Scattered afternoon thunderstorms expected in Cobb County Wednesday, September 13

Lightning flashing across a cloudy sky. A Cobb County Courier logo and the words "Hazardous Weather Outlook"

The National Weather Service issued a hazardous weather outlook for  Cobb County and other counties in the region for  Wednesday, Sep 13, 2023 due to the expectation of scattered thunderstorms.  The greatest likelihood of storms is between 2 and 8 p.m.

What is in the statement?

The hazardous weather outlook  gives the following details:

This Hazardous Weather Outlook is for portions of North and Central Georgia.

.DAY ONE…Today and Tonight…

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Scattered thunderstorms are expected in the region today. Storm

coverage should be greatest between 2 PM and 8 PM. An isolated

strong or severe storm could occur, but the overall risk level is

low.

.DAYS TWO THROUGH SEVEN…Thursday through Tuesday…

Isolated to scattered thunderstorms are expected each day through

Monday. Thunderstorms should be most widespread Sunday afternoon

and evening.

.SPOTTER INFORMATION STATEMENT…

Spotter activation is not expected through tonight

What is the difference between “isolated” and “scattered”?

The NWS defines “isolated” as follows:

A National Weather Service convective precipitation descriptor for a 10 percent chance of measurable precipitation (0.01 inch). Isolated is used interchangeably with few.

“Scattered” has the following definition:

When used to describe precipitation (for example: “scattered showers”) – Area coverage of convective weather affecting 30 percent to 50 percent of a forecast zone (s).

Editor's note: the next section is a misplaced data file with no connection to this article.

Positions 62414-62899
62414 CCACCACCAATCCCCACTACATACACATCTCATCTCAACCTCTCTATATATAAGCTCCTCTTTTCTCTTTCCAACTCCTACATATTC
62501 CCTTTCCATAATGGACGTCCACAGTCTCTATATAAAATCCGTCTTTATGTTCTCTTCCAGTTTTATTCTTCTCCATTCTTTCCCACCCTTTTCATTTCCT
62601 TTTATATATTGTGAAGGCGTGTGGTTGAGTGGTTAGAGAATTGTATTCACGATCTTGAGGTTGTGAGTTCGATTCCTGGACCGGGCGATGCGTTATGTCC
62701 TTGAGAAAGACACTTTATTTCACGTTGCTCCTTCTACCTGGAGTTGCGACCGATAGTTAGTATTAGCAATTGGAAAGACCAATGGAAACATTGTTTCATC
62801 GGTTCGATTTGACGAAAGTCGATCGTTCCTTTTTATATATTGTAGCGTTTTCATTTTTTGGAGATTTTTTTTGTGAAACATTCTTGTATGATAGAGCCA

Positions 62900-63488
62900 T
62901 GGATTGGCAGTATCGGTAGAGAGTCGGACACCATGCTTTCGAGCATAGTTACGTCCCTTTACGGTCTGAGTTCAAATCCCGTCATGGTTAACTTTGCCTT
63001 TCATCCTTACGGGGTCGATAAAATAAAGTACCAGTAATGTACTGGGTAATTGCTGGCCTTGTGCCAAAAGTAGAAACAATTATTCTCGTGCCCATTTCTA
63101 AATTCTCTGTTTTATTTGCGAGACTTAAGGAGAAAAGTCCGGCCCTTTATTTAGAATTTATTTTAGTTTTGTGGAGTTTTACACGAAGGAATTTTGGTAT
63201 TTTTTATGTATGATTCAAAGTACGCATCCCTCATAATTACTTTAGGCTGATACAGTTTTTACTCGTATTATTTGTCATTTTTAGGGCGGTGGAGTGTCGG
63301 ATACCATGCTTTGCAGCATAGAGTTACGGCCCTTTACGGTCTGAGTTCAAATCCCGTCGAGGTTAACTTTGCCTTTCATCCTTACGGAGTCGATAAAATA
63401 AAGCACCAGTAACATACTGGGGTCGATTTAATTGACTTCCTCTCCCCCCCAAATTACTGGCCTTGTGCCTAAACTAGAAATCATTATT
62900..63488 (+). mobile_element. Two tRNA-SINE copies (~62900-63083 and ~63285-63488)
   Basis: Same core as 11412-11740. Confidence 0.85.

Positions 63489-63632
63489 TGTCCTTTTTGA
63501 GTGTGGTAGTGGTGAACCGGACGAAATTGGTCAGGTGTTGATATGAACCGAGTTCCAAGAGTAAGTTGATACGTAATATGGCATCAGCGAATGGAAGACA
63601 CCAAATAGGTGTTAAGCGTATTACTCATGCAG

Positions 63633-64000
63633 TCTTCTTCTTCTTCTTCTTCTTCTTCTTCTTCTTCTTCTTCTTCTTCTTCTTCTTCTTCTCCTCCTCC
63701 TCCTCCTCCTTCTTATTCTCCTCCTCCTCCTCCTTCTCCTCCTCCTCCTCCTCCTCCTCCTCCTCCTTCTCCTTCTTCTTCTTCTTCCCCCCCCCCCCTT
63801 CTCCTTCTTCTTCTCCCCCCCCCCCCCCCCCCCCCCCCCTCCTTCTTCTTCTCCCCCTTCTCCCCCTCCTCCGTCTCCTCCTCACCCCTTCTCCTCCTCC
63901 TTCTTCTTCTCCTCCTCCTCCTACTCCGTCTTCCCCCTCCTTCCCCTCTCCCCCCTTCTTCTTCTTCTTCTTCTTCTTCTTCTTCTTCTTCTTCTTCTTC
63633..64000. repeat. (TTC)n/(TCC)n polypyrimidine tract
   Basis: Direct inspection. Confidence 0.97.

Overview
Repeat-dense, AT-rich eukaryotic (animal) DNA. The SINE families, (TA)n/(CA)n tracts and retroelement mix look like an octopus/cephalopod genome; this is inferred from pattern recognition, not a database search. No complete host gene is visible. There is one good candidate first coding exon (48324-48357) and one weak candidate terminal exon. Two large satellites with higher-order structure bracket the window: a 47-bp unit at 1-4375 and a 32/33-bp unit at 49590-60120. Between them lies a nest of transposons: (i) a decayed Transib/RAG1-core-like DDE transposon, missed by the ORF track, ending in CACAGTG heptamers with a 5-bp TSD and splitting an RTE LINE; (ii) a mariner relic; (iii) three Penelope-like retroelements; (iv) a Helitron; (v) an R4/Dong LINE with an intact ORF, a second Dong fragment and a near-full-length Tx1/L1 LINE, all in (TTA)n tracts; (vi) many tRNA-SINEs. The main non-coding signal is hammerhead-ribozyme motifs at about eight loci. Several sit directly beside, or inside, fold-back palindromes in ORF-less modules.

In other words isolated means a few showers, scattered means the showers are likely to cover 30 to 50 percent of the affected region.

What counties are affected?

The following counties are included in the hazardous weather outlook:

Baldwin, Banks, Barrow, Bartow, Bibb, Bleckley, Butts, Carroll, Catoosa, Chattahoochee, Chattooga, Cherokee, Clarke, Clayton, Cobb, Coweta, Crawford, Crisp, Dade, Dawson, DeKalb, Dodge, Dooly, Douglas, Emanuel, Fannin, Fayette, Floyd, Forsyth, Gilmer, Glascock, Gordon, Greene, Gwinnett, Hall, Hancock, Haralson, Harris, Heard, Henry, Houston, Jackson, Jasper, Jefferson, Johnson, Jones, Lamar, Laurens, Lumpkin, Macon, Madison, Marion, Meriwether, Monroe, Montgomery, Morgan, Murray, Muscogee, Newton, North Fulton, Oconee, Oglethorpe, Paulding, Peach, Pickens, Pike, Polk, Pulaski, Putnam, Rockdale, Schley, South Fulton, Spalding, Stewart, Sumter, Talbot, Taliaferro, Taylor, Telfair, Toombs, Towns, Treutlen, Troup, Twiggs, Union, Upson, Walker, Walton, Warren, Washington, Webster, Wheeler, White, Whitfield, Wilcox, Wilkes, Wilkinson

About the National Weather Service

The National Weather Service (NWS) is a part of the National Oceanic and Atmospheric Administration (NOAA).

The NWS describes its role as follows:

“The National Weather Service (NWS) provides weather, water, and climate forecasts and warnings for the United States, its territories, adjacent waters and ocean areas, for the protection of life and property and the enhancement of the national economy. 

“These services include Forecasts and Observations, Warnings, Impact-based Decision Support Services, and Education in an effort to build a Weather-Ready Nation. The ultimate goal is to have a society that is prepared for and responds to weather, water and climate events.”

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